Wallabies great Daniel Herbert believes Australia have found their centre combination for the World Cup but he is short on answers as to how they end their 33-year hoodoo at Eden Park.
Herbert was thrilled to see James O’Connor star alongside Samu Kerevi in last Saturday’s Bledisloe Cup triumph in Perth so too the Wallabies’ performance on the whole, a victory he described as their best performance since the 2015 World Cup win over hosts England.
The former Wallabies outside centre admitted he too had been caught off guard by O’Connor’s selection at 13, but was full of admiration for the way he and Kerevi complemented each other both in defence and attack.
“Initially I was a little bit circumspect, not because of James himself – I know he’d been playing some centre over at his previous club in England – but it was more the ticking clock of the Rugby World Cup,” Herbert told ESPN. “I thought there wasn’t too many more opportunities [to nail down combinations].
“He’d been given that opportunity very quickly on the back of his return and they couldn’t wait much longer as they were running out of opportunities to test him. So I was really pleased for him that he went well; I thought he did a great job and he just had a fantastic start with that offload to Hodge for that first try and that probably gave him a real shot of confidence for the rest of the game.”
O’Connor’s promotion to the starting side had come at the expense of regular outside centre Tevita Kuridrani who had failed to impress in the earlier Tests against South Africa and Argentina.
Herbert said that combination would have merit for a particular opposition, but was much happier to see a blend of talents in the Wallabies’ midfield.
“I’ve always had concerns about two big ball-running centres – I think you can do it horses-four-courses for a big physical game one-off here or there – but ongoing it always has a few issues in ball-playing,” Herbert said.
“Tevita struggled to find opportunities in the first couple of Tests and I probably thought he might have got another one, but you couldn’t fault James on the weekend.”
Herbert had an insight into O’Connor’s rollercoaster career during his time as General Manager of the Reds in 2015, when the utility back was one season into a two-year deal.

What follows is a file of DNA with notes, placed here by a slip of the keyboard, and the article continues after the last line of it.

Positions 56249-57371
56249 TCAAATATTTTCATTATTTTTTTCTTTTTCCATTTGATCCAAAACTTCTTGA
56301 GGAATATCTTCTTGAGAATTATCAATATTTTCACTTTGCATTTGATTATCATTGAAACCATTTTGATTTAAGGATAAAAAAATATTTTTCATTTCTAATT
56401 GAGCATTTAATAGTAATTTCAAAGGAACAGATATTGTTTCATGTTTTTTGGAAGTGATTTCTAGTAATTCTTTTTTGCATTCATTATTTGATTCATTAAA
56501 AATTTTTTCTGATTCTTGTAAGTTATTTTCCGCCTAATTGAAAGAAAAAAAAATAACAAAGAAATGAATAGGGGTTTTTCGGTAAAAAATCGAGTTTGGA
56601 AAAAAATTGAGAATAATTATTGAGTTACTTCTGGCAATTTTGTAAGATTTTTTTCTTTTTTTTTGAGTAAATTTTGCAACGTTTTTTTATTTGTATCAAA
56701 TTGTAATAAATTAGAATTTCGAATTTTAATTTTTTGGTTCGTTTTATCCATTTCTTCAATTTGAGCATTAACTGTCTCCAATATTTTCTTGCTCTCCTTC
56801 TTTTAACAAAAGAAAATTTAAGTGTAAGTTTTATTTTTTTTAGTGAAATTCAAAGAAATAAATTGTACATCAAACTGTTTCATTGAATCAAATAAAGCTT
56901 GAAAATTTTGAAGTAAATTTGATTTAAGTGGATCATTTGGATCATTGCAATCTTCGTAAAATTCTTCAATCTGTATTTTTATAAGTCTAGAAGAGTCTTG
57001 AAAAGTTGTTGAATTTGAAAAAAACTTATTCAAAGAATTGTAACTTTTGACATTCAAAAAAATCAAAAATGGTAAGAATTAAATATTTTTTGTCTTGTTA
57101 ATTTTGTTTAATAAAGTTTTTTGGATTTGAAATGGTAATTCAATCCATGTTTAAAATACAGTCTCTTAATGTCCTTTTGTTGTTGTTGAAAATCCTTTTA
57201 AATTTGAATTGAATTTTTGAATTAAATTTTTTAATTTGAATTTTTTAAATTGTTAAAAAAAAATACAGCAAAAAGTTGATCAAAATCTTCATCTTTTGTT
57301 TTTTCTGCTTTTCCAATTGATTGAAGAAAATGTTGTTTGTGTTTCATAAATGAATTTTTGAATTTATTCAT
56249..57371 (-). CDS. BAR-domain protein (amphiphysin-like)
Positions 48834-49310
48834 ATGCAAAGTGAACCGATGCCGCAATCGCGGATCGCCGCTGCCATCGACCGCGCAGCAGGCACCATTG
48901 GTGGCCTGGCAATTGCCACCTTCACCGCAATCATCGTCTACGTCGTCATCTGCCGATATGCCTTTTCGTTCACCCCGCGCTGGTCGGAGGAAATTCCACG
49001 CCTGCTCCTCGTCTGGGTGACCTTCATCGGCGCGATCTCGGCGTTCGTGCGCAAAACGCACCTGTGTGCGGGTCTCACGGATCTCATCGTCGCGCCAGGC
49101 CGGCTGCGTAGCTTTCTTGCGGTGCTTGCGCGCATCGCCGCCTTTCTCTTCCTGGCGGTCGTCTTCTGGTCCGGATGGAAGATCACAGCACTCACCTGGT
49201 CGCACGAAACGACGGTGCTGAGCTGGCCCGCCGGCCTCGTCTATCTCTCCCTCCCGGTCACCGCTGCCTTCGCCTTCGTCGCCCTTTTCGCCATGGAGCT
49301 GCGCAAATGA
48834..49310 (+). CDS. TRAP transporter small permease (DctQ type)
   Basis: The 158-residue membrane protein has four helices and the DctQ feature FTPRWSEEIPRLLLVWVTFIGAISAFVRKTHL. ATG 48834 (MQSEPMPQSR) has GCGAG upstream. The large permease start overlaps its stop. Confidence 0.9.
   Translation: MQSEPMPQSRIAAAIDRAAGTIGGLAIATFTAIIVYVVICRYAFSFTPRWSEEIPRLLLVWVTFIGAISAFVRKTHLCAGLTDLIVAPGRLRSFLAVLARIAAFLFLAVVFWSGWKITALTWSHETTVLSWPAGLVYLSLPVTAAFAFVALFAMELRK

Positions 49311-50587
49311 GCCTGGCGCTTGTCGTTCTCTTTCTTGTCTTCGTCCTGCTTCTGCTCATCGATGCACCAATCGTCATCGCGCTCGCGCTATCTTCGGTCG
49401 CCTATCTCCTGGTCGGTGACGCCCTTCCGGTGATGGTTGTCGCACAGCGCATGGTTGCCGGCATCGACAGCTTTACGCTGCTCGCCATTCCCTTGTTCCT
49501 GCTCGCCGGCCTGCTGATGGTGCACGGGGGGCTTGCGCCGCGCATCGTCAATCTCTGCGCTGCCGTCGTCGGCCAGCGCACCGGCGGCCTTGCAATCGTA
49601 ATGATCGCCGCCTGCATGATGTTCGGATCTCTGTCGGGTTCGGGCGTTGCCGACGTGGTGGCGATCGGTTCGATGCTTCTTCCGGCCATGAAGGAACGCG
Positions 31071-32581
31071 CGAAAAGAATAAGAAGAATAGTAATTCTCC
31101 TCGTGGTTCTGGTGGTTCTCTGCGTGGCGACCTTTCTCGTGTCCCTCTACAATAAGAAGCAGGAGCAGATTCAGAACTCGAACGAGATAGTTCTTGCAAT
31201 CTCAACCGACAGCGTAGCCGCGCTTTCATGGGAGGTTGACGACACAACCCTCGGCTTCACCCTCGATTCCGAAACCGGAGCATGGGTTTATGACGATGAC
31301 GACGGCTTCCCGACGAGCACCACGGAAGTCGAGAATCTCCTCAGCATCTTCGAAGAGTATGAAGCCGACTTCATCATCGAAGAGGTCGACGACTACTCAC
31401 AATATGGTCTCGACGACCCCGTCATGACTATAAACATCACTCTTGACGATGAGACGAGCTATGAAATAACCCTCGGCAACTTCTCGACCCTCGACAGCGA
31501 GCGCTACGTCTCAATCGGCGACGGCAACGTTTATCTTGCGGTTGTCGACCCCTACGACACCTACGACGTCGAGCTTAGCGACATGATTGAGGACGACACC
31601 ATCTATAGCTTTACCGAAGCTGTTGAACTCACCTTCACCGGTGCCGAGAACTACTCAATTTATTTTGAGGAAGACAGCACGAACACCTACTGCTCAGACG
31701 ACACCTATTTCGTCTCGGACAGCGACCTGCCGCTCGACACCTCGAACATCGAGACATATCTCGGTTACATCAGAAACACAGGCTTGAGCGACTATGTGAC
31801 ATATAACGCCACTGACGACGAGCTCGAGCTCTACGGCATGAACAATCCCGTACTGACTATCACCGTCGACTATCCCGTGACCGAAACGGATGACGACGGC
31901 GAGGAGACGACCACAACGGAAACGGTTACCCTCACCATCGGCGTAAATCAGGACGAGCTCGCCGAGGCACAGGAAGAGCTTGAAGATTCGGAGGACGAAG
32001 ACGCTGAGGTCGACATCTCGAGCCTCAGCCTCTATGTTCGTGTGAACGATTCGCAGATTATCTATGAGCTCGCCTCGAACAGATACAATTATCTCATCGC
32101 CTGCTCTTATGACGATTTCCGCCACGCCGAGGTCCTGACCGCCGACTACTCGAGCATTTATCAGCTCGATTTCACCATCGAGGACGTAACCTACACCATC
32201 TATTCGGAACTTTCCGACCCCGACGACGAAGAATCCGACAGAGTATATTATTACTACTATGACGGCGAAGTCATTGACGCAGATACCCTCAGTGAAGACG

O’Connor made a shock departure from Ballymore while the Wallabies were working their way through the 2015 World Cup, an exit Herbert helped facilitate tinged with the hope that he would one day return and really deliver on the potential he always had.
“I did have a little bit to do with him at the end because he’d signed a two-year deal and he wanted to leave after one,” Herbert said. “So I met with him a few times during that time and it was clear that he wasn’t in the right headspace and it wasn’t going to do him any good to be here; he felt like he had to get away, so I dealt with him a little bit on that.
“And he handled it really well, maturely, professionally; I couldn’t really fault the way that O’Connor handled it. I guess from past indiscretions he’s always had this reputation, but I never saw that side to him.
“I never saw anything that indicated that he was anything other than a nice young fella who, for his own reasons, just needed to get away, get out of Queensland and Australia at that time, and I was always hopeful that he would come back.
“And I just don’t like it when players play the best of their career overseas, away from their family and friends the rugby public here; I’ve always thought it was best to put your best years into your home football unions and play in front of your family and friends when you’re at the peak of your powers.”
Wallabies coach Michael Cheika will name his squad for Bledisloe II on Thursday morning [AEST], the coach giving little away as to whether he will stick with the side that did the job in Perth or make a plethora of changes as he did in the corresponding match in 2015.
The Wallabies were promptly 41-13 on that occasion in Auckland, the coach coming in for a heap of criticism for seemingly thumbing his nose at an opportunity to win back the Bledisloe Cup.
Herbert was at a loss to explain how the Wallabies could snap their winless run at their Auckland graveyard, as not even his all-conquering Australia team of the late 90s and early 2000s could manage a victory at Eden Park.
“I only had one Test there … we won at Lancaster Park in 1998, Wellington in 2000 and Dunedin must have been 2001,” he said. “We had Eden Park somewhere in there and Andrew Mehrtens kicked nine penalty goals; we outscored them two tries to one but he kicked nine penalty goals and it’s hard to win a game when you give away that many points with the boot. But they haven’t lost there since 1994 against any opposition, so I don’t think anyone is really equipped to tell them how to conquer Eden Park.
“But you’d just hope to think that they [Australia] got a bit of confidence out of that game at the weekend. They’ve just got to try and take all the other aspects out of it; whether it be at Eden Park or Optus Stadium or wherever they’re playing, there [are] 15 guys on the other side and they’ve just got to get the ball and play in the same way they played on the weekend.”